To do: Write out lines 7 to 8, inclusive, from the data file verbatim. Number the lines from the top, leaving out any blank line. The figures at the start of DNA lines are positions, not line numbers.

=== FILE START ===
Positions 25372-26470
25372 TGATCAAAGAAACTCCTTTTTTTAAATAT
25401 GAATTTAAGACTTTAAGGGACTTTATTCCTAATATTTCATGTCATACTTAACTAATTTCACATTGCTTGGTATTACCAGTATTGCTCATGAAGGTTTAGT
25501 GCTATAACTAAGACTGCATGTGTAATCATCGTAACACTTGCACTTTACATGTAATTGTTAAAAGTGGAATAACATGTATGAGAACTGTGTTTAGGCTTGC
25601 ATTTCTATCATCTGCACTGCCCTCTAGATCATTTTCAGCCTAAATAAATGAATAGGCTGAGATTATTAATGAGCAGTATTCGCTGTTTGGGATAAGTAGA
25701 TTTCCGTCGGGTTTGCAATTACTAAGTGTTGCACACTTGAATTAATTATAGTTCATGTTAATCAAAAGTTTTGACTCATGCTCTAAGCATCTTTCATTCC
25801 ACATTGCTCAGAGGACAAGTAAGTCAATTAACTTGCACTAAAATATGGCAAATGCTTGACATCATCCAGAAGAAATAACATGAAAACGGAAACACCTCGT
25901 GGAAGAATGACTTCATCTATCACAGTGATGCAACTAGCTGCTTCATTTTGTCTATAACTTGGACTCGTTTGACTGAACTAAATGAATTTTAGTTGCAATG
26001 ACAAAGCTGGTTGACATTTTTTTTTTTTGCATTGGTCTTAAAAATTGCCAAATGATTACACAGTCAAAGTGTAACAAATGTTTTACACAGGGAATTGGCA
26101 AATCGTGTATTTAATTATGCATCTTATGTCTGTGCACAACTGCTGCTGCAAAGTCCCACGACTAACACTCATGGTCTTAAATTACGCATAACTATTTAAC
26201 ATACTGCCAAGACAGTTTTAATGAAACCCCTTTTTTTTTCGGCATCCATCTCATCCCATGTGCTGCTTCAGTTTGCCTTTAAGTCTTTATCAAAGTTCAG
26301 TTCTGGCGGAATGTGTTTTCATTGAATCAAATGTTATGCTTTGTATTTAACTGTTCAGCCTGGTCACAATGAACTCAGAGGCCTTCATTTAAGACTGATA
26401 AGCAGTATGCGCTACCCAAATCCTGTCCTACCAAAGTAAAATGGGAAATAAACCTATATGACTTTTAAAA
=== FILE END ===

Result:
25801 ACATTGCTCAGAGGACAAGTAAGTCAATTAACTTGCACTAAAATATGGCAAATGCTTGACATCATCCAGAAGAAATAACATGAAAACGGAAACACCTCGT
25901 GGAAGAATGACTTCATCTATCACAGTGATGCAACTAGCTGCTTCATTTTGTCTATAACTTGGACTCGTTTGACTGAACTAAATGAATTTTAGTTGCAATG